There is no pro-life voice more courageous and truthful than that of the woman who can say to her sisters: I have been there. I had an abortion, and I regret that choice that ended the life of my child. It was an evil choice, and I want to spare you the evil and pain of that sinful choice. Those of us who have been, by God's grace, spared the anguish of that experience should not go around pridefully congratulating ourselves for that: it is His grace, His mercy alone, that has permitted some of us to avoid such a dreadful experience. We should be firm in standing in solidarity with our post-abortive sisters--and brothers, too, for men too suffer greatly when their unborn child is put to death--and in giving them the love, support, encouragement, and place of healing and peace that they so greatly need.
Abortion advocates will never admit a post-abortive woman is a Mother because to admit that would acknowledge the existence that there was once a child. Not a clump of cells, but a very real living child. When girls begin menstruating they are not called mothers to a clump of cells, yet so many people really believe an abortion is just like having a heavy period or passing a large menstrual clot. This was how it was described to me when I found myself in their clinic fifteen years ago. Two years later when I returned to have a second abortion the lie had not changed.
For fifteen long years I’ve lived with the pain, shame and guilt associated with my past. In that time I’ve experienced denial, anger, and depression. It wasn’t till my conversion to Catholicism that I finally sought the reconciliation my soul needed. Once I received the grace of forgiveness I was charged with the next most important task of my life… to tell as many women as I can how horrible, evil and despicable abortion is.
However, it has taken me another six years to find my courage. In order to honestly talk about the truth I needed to admit to my past and in this one area my words failed me. Today I write this past so that I may finally own up to what it is I have done and make the necessary reparations for my crimes so that others will know just how fundamentally soul-destroying abortion is.
I am choosing this day to find my voice.
Here is the truth I spent so many years denying and keeping from the public – I killed two of my children, robbed my parents of grand-children, and murdered my son’s siblings. These abortions directly caused a medical condition known as incompetent cervix which resulted in the premature birth of another son who died after a week long struggle in the NICU in 2001. The suffering I’ve endured and caused others is immeasurable and the guilt almost drove me suicidal. I am a coward in every way. [...]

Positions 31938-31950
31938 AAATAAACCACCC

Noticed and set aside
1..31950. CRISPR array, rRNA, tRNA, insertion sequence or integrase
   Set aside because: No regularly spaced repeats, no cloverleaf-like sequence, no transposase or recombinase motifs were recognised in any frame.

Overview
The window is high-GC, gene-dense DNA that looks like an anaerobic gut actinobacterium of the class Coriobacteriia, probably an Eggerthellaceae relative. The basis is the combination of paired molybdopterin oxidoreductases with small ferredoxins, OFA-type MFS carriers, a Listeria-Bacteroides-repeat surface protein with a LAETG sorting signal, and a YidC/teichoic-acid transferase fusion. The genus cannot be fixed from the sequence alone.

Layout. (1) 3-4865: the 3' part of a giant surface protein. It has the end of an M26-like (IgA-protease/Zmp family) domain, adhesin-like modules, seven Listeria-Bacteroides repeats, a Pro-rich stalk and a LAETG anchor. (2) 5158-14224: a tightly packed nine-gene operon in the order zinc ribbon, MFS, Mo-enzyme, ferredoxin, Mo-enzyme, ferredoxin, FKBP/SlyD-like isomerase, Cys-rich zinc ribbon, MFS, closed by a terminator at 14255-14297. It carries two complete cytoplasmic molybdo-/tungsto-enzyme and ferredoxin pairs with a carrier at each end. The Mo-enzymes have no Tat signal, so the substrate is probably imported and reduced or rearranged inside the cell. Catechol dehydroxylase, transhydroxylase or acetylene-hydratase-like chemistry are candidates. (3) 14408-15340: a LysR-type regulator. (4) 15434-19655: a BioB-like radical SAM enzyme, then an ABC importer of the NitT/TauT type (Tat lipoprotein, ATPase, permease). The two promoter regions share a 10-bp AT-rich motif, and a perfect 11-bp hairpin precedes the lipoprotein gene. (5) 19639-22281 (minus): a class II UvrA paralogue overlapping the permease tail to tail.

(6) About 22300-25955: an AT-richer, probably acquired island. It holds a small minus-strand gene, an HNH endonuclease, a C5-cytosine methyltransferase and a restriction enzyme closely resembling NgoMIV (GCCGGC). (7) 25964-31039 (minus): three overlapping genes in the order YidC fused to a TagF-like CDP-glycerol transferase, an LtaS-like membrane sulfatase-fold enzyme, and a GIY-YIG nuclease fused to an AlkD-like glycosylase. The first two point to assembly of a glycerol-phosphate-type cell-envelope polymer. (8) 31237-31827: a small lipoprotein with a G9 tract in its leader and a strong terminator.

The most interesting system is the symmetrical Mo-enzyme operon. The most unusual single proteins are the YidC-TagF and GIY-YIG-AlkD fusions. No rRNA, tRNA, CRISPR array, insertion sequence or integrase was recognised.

I refuse to be a coward anymore. In these times, no one can afford to be a coward. The price of our silence is paid in the blood of millions of innocent aborted babies. This is a deplorable evil and it must end now.
The Crescat's post today resonates with the power of her faith and with great courage. So often, a woman chooses abortion out of fear: fear of unplanned or unwed pregnancy, fear of what people will say or think, fear of the material and social consequences of letting the pregnancy continue, fear of single motherhood on the one hand, or giving the child up for adoption on the other. Society encourages that fear, because it encourages women to think that we are too weak, too helpless, too vulnerable to handle a child in a less-than-perfect situation or scenario. In some senses, abortion is the ultimate degradation of women, because society acts as though it's normal and fine for a woman to be punished by the loss of her reputation, her job or career potential, her educational opportunities, or of her home or boyfriend etc. as the price she must pay for failing to avoid pregnancy--and that if a woman is sexually active, she must be inundated with free contraception, lest she be punished with a baby for her sexual habits.
And as The Crescat says, we can't end the sin and evil of abortion, we can't end the suffering and tears of far too many women, we can't make a dent in our society's ugly misogyny that pits women against their unborn children who are their natural loves, not their natural enemies, unless we first conquer this great fear. It will take real acts of solidarity for our neighbors who are struggling with a crisis pregnancy for us to reach out to women at these moments and say with sincerity and love, "You are not alone. We are here for you and for your baby."
The people who can best help spread that message of hope and courage are the ones who have suffered as no others have, the ones who know what it is to be post-abortive, the ones who still struggle with their often-secret anguish over this terrible thing in their pasts. In my mind's eye I see these brave women as standing together against the darkness of the sin of abortion, and slowly, individually, and courageously lighting candles of truth. Today Katrina Fernandez has ignited the wick of such a candle, and one day soon these bright lights held aloft by the surviving victims of abortion will pierce through the dark veil of lies, euphemisms, and fear-mongering pushed by the abortion industry. Someday soon the outcry from these women's voices will drown out the harpies selling the misery and pain of abortion to yet another generation of young women; someday soon, the mothers mourning their lost beloved children will overwhelm the cynical rhetoric of "choice" that does not account for maternal hearts and the strength of maternal love which endures even beyond so painful and difficult a reality. In our solidarity with these women let us rejoice that the truth is setting them free, even while we listen attentively to what they have to tell us, and help them continue along the path of reconciliation and healing toward that peace that passes all understanding.